The Volokh Conspiracy
Mostly law professors | Sometimes contrarian | Often libertarian | Always independent
I'm delighted to report that Ward Farnsworth, who is now Dean of the University of Texas School of Law, will be guest-blogging this coming week about his new book, "Restitution: Civil Liability for Unjust Enrichment". I've long much liked Ward's work, including his "The Legal Analyst" (about which he guest-blogged here; see also Ken Anderson's post praising the book) and his "Classical English Rhetoric." His new book likewise looks excellent; here's a summary (paragraph break added):
Restitution is the body of law concerned with taking away gains that someone has wrongfully obtained. The operator of a Ponzi scheme takes money from his victims by fraud and then invests it in stocks that rise in value. Or a company pays a shareholder excessive dividends or pays them to the wrong person. Or a man poisons his grandfather and then collects under the grandfather's will.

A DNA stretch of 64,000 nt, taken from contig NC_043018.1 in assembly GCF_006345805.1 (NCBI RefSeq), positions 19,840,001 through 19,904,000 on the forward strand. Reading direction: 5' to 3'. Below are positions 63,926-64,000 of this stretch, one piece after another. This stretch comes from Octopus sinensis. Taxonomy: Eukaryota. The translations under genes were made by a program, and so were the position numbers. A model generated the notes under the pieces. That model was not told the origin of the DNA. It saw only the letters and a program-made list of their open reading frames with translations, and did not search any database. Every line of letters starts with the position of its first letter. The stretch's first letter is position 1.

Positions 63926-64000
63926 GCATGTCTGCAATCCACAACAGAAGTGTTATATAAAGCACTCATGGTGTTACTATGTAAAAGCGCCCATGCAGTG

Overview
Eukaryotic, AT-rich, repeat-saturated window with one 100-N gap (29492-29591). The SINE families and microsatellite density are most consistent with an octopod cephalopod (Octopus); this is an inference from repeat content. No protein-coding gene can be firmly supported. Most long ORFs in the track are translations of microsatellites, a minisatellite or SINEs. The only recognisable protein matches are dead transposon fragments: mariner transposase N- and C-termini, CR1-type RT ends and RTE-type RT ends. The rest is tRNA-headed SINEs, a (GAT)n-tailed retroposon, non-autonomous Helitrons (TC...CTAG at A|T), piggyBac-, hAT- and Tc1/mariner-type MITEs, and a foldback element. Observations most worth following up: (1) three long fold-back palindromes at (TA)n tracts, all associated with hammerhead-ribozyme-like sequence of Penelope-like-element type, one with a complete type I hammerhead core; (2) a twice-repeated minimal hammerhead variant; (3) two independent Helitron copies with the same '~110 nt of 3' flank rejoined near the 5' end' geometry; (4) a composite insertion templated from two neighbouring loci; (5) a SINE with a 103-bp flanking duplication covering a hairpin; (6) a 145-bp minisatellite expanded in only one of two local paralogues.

In each of these cases, one party is unjustly enriched at the expense of another. And in all of them the law of restitution provides a way to undo the enrichment and transfer the defendant's gains to a party with better rights to them. Tort law focuses on the harm, or costs, that one party wrongfully imposes on another. Restitution is the mirror image; it corrects gains that one party wrongfully receives at another's expense. It is an important topic for every lawyer and for anyone else interested in how the legal system responds to injustice.
In Restitution, Ward Farnsworth presents a guide to this body of law that is compact, lively, and insightful—the first treatment of its kind that the American law of restitution has received. The book explains restitution doctrines, remedies, and defenses with unprecedented clarity and illustrates them with vivid examples. Farnsworth demonstrates that the law of restitution is guided by a manageable and coherent set of principles that have remarkable versatility and power.
This is an important area of the law, to which law students, lawyers, and law professors often pay too little attention; I much look forward to Ward's posts on the subject.